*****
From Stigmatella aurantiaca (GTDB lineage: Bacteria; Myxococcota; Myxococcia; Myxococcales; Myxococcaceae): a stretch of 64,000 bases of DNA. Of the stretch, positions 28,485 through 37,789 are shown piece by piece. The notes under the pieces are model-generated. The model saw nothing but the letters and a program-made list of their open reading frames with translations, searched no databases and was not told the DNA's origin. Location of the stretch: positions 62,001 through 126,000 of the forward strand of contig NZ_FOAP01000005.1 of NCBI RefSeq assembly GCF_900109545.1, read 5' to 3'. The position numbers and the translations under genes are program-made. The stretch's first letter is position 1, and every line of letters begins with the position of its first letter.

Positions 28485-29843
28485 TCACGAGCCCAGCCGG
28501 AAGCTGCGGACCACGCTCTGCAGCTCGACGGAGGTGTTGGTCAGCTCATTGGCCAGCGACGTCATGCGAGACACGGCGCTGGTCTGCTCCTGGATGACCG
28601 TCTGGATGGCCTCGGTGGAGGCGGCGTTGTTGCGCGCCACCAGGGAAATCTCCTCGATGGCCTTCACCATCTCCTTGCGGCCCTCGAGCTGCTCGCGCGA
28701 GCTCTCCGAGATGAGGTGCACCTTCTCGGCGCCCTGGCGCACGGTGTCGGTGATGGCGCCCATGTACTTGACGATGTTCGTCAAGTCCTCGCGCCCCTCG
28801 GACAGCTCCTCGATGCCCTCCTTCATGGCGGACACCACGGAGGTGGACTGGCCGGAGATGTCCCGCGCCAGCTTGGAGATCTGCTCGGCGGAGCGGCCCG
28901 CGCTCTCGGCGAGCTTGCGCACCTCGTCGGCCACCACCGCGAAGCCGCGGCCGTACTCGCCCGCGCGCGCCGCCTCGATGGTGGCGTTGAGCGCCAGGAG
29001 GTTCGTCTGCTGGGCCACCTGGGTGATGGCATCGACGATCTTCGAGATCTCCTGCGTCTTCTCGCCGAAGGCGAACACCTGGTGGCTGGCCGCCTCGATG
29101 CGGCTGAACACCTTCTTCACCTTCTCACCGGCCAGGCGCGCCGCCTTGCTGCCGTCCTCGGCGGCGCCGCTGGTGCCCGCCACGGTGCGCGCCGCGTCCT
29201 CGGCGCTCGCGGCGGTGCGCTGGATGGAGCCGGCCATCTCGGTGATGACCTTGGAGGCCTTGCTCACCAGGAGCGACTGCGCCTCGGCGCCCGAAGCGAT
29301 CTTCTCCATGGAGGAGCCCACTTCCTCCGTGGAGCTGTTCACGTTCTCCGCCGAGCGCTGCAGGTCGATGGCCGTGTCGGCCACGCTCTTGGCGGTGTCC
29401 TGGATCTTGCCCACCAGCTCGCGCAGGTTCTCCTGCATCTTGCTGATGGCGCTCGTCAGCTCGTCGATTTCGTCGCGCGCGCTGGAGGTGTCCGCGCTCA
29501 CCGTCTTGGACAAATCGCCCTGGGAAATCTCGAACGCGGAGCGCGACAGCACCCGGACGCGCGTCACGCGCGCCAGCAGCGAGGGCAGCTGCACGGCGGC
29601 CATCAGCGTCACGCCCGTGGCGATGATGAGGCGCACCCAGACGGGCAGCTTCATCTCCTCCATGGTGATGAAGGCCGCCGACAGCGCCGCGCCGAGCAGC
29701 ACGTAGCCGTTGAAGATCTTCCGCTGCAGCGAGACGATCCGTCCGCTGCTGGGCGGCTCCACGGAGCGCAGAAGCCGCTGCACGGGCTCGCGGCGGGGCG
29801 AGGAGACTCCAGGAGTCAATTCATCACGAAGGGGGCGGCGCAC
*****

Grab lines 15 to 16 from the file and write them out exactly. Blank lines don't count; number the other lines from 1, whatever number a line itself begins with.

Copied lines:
29601 CATCAGCGTCACGCCCGTGGCGATGATGAGGCGCACCCAGACGGGCAGCTTCATCTCCTCCATGGTGATGAAGGCCGCCGACAGCGCCGCGCCGAGCAGC
29701 ACGTAGCCGTTGAAGATCTTCCGCTGCAGCGAGACGATCCGTCCGCTGCTGGGCGGCTCCACGGAGCGCAGAAGCCGCTGCACGGGCTCGCGGCGGGGCG